Alpine Marmot (Marmota marmota)

Alpine Marmot (Marmota marmota)

The Alpine Marmot (Marmota marmota) is a species of marmot found in mountainous areas of central and southern Europe. Alpine marmots live at heights between 800 and 3,200 metres in the Alps, Carpathians, Tatras, the Pyrenees and Northern Apennines in Italy. They are excellent diggers, able to penetrate soil that even a pickaxe would have difficulty with, and spend up to nine months per year in hibernation.

Alpine marmots prefer alpine meadows and high-altitude pastures and colonies, where they live in deep burrow systems situated in alluvial soil or rocky areas.

As the summer begins to end, alpine marmots will gather old stems in their burrows in order to serve as bedding for their impending hibernation, which can start as early as October. They seal the burrow with a combination of earth and their own faeces. Once winter arrives, alpine marmots will huddle next to each other and begin hibernation, a process which lowers their heart rate to five beats per minute and breathing to 1–3 breaths per minute, which uses up their stored fat supplies as slowly as possible. Body temperature will drop to almost the same as the air around them, although heart rate and breathing will speed up if the environment approaches freezing point.

Source: - 04.07.2011

Hibernation - Extreme Survival Strategy

In our zones there are many wild animals, which have to prepare themselves intensively for the cold season. The migratory birds, living with us, are only concerned indirectly, because they avoid the winter by flying south. Most of the other animals are unable to do this, but they got other good solutions to deal with freezing temperatures and lack of food.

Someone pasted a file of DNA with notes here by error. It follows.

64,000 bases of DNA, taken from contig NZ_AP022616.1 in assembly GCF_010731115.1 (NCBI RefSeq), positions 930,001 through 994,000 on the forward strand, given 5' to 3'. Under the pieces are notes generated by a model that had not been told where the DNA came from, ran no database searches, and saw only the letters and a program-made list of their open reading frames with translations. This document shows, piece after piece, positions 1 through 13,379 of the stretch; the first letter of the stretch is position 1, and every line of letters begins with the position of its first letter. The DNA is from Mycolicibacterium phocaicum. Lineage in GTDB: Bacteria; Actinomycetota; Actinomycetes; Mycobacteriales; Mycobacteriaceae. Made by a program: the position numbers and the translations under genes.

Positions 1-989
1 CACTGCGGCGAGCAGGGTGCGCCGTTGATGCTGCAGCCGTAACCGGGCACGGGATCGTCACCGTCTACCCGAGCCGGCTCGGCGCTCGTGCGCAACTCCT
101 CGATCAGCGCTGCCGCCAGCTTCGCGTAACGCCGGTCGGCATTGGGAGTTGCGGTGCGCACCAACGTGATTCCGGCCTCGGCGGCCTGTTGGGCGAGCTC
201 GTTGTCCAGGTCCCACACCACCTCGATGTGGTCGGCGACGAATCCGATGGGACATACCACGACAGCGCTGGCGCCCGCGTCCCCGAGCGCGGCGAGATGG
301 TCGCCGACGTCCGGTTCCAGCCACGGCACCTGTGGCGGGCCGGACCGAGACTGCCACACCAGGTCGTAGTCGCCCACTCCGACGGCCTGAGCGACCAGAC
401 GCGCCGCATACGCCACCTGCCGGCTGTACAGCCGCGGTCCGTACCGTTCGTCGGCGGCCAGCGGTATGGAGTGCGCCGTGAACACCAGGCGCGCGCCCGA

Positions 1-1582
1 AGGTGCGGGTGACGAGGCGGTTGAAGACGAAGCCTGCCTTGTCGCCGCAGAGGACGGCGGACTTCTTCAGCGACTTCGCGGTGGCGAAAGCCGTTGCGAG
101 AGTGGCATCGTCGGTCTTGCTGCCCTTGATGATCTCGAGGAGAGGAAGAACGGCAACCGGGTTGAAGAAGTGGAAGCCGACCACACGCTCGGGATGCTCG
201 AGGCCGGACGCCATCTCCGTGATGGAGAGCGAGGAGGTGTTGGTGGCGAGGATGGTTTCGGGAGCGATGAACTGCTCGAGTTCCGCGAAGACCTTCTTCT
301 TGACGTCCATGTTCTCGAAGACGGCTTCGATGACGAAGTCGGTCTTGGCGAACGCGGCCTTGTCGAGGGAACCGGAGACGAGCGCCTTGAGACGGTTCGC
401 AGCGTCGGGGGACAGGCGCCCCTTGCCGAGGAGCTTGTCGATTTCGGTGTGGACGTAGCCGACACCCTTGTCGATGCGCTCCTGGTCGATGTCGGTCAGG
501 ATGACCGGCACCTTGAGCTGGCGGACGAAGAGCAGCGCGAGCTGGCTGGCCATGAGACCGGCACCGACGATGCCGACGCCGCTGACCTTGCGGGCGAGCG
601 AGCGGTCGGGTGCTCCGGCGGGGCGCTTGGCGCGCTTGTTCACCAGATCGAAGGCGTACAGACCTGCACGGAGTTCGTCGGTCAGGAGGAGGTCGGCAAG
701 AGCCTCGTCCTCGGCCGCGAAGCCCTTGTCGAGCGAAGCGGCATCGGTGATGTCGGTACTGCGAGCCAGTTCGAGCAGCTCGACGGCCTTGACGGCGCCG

Some of them get their so-called winter coat, which is so thick, that it protects them fairly well from the cold, others retire into caves or holes in tree trunks to hibernate. Because they are nearly or completely unable to move, they save energy and hardly need food. Many of the little mammals sleep through the winter completely and do not come out of their hideout until the temperatures have rise again, but some of the bigger ones use the strategy of winter rest, which means, that they sometimes wake up and eat. Some insects, amphibians, and snakes fall into torpor, a condition that is in their case automatically brought about by certain temperatures, reducing biological activity even further than winter rest would.

Examples of animals practising hibernation are bats, hedgehogs and marmots. During hibernation both body temperature and rate of heart beat are reduced. In the state of hibernation the heart of a hedgehog for example beats only 5 times per minute instead 200 times and the quillet only breathes once or twice a minute instead of 50 times. But in between the animal sometimes changes its sleeping position and defecates and urinates. If hibernation is interrupted frequently it is life-threatening, because the animals lose energy and therefore need food that is not available in this season.

The only bird of which we know that it can hibernate is the American Common Poorwill.

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